Pat Schneider

    Crescent, dear -- that is a magnificent poem, and as Minnie Pearl was fond of saying, "I'm jist as proud to be here!" on your blog, and a couple of stone's throw from your house to mine, and in this beautiful springtime world at the same time as you. Charlotte is one lucky mama. Reading your work always makes me want to write, Crescent - what greater compliment can one writer give another? -- Love, Pat

    cathy

    I'm overjoyed to learn about your new blog and just floored by how you have shared here about your love and acceptance for your mother.

    Right now I am baking some ciabatta bread to bring to my mother tomorrow. This simple act -- of bringing bread to my mother -- feels leaden, weighed down by decades of judgement. Yet, in this loaf of bread, I hope their will be lightness and big empty pockets in the texture of the loaf to hold whatever it is that *she* wants for *herself* (jam, hummus, butter, cheese).

    All day long I have wished for some way to reconcile the dread and longing I feel about bringing this to her. Your post here brought me closer to acceptance.

    Crescent Dragonwagon

    Pat --- that surely is THE compliment (that it makes you want to write). We have done good things for and with each other, despite our very different, very long odds, and I say... YAY US!

    Cathy --- I just go back to "nothing is wasted on the writer." There are so many unpleasant feelings, like dread, that there is no way around, only through, over and over again, never knowing how or if it's going to come out. I don't know any way not to feel them; certainly it makes perfect sense to in some circumstances. But the thing is: how can we use them? For self-understanding, or growth, or developing compassion in the world, starting with compassion towards ourselves? If you see the dread, that means there is part of you that is seeing, that is not lost in it, and maybe you can take refuge in that part, and have your feeling yet not let them have you... not let them run the show. It's hard! Relationship School, as I called it here and have called it for some years... none of us ever graduate, as far as I can tell. BUT! If we use those feelings in some way than the pain is not a waste.

    Mother-daughter stuff just takes awhile, Like, forever.

    Anne

    Reading this, I wonder if all mothers and daughters have the same type of relationship. My mother and I, too, seem to have the love-hate thing down pat.

    Today, when I stopped in to see her with a framed photo of the 7 grandchildren I provided her, I expected less of a reaction from her than I received. Not that she doesn't love my gifts, but she can be SO "blah" about them, leaving me guessing all the time whether she liked the gift or not.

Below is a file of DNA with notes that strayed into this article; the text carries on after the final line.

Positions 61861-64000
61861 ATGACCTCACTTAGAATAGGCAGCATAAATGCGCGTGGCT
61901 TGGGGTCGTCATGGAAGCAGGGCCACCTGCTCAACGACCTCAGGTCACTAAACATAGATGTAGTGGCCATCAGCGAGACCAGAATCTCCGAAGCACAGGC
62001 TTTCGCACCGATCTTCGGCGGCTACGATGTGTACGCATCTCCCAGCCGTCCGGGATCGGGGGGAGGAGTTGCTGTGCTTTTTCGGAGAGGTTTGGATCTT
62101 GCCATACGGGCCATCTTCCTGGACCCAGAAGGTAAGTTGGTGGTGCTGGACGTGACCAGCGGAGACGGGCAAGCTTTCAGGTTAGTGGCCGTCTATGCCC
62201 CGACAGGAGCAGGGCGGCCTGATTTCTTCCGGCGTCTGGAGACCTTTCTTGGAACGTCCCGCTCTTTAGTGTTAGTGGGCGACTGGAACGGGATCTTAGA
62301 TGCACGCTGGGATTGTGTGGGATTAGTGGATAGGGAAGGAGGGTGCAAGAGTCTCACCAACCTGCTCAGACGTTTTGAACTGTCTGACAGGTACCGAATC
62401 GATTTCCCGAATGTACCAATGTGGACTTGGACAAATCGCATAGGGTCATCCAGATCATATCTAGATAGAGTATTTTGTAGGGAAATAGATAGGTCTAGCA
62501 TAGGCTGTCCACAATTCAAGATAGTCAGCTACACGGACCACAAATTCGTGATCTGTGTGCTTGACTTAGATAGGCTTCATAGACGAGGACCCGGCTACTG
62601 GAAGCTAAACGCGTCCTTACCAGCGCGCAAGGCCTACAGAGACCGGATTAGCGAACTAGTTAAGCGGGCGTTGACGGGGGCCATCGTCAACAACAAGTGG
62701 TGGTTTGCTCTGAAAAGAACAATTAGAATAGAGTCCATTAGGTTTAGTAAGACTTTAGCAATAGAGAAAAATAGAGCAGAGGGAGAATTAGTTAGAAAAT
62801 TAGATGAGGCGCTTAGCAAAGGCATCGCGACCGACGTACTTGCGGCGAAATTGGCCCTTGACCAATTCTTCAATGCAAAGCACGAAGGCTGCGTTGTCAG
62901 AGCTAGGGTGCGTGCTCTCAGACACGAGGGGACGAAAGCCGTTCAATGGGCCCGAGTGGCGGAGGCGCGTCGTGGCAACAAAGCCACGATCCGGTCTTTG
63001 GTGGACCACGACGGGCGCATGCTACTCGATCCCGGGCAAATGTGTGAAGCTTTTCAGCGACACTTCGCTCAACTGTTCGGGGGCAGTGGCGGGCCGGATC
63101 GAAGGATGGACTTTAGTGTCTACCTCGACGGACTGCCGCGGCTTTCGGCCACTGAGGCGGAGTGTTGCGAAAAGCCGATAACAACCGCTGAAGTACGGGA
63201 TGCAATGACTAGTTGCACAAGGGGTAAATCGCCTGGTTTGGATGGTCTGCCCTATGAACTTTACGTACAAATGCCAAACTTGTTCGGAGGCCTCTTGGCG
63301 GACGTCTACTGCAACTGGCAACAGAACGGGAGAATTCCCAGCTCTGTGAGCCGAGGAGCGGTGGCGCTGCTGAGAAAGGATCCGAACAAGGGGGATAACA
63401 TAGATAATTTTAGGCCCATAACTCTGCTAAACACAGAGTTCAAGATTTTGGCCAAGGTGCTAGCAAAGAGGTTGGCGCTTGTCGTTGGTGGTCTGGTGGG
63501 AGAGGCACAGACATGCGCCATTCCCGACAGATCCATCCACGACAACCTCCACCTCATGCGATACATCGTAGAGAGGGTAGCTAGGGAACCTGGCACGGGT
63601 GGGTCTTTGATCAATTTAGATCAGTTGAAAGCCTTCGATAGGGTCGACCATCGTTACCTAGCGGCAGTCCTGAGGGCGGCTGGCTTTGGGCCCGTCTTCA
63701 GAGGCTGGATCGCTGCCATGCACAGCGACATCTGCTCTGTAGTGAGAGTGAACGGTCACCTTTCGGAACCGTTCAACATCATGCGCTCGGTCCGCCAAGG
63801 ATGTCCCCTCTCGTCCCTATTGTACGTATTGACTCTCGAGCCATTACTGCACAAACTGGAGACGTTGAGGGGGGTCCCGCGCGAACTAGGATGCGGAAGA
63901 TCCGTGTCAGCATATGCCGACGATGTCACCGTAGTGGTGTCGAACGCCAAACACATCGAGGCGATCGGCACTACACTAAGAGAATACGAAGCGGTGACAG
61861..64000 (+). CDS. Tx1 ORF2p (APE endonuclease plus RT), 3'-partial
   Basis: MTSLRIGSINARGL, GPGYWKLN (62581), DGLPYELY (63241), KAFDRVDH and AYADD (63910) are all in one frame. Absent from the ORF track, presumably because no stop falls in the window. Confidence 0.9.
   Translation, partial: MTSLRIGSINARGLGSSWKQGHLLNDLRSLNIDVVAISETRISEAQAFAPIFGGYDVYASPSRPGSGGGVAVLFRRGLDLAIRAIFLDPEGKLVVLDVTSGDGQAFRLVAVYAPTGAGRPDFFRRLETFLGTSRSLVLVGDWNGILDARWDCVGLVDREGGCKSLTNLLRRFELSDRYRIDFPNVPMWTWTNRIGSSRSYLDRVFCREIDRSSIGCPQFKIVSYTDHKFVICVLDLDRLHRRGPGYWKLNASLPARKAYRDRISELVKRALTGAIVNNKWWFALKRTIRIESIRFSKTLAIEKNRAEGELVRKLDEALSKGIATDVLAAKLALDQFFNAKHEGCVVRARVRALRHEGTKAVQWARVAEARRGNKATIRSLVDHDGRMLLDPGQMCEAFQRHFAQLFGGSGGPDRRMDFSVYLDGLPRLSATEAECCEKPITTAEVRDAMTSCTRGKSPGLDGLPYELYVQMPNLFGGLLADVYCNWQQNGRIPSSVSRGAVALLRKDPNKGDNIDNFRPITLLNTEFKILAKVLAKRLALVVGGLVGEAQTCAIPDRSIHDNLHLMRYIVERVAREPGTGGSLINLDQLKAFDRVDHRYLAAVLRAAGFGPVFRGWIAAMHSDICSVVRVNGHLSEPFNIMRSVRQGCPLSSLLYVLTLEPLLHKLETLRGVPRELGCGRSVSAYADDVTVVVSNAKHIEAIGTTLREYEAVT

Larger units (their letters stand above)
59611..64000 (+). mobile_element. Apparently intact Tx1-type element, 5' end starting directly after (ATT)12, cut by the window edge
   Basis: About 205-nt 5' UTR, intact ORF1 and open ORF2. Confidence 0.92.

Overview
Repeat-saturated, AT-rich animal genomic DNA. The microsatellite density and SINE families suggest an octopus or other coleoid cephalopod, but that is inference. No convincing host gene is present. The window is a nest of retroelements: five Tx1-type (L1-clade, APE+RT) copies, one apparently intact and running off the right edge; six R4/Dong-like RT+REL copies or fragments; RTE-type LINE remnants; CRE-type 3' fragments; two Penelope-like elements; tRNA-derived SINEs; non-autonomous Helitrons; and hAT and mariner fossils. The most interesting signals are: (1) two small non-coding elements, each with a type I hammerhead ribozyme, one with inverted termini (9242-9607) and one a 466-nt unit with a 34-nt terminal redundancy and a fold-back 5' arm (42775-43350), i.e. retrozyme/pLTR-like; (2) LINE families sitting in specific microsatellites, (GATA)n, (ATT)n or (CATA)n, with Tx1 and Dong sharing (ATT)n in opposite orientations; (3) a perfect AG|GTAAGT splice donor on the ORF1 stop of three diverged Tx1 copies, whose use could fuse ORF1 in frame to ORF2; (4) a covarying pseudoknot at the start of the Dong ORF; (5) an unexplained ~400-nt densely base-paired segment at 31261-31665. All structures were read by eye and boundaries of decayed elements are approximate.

Today, though, she looked so much older to me, so frail and needy, and she adored the photo. She didn't have a card for me, or a gift, but she pulled 3 of the prettiest roses from the bouquet my brother had given her and sent me home with them. And you know what? That was OK -- it really was OK. I put them in a vase and think they are the perfect Mother's Day gift -- even if it wasn't meant to be that.

    Terry Thornton

    Crescent,

    You've moved me to tears with you loving tribute to your mother and to yourself. That you never gave up on the relationship is, to me, what speaks loudest in your wonderful essay full of poetry, tears, and powerful recollections.

    My mother lost all her memories --- and the saddest question I was ever asked was her "Where was I when you were growing up?" But as she sank deeper and deeper into into that long dark night, her love for me was still shining through.

    And I'm so glad that your love and that of your mother is still being expressed, sent and received, felt and appreciated, nurtured and uplifting.

    Regards,
    Terry Thornton
    Fulton, Mississippi

    sdn

    hi -- i found out about your blog c/o peter sieruta's, and i am delighted to see it! thank you so much for this particular entry.

    sharyn november
    (yes, my given name, which might amuse you)

    Crescent Dragonwagon

    Anne and Terry --- thank you both so much. Anne, I think some of the tension/love/hate/hurt/pain IS inherent in the mother daughter relationship, as witness these bits of folk wisdom: "A son is a son until he takes a wife / a daughter's a daughter for the rest of her life." (an old saying, don't know its origins) and this little poem, which my mother used to quote me:
    "'Mother may I go out to swim?' 'Yes, my darling daughter. Hang your clothes on a hickory limb, but don't go near the water.'"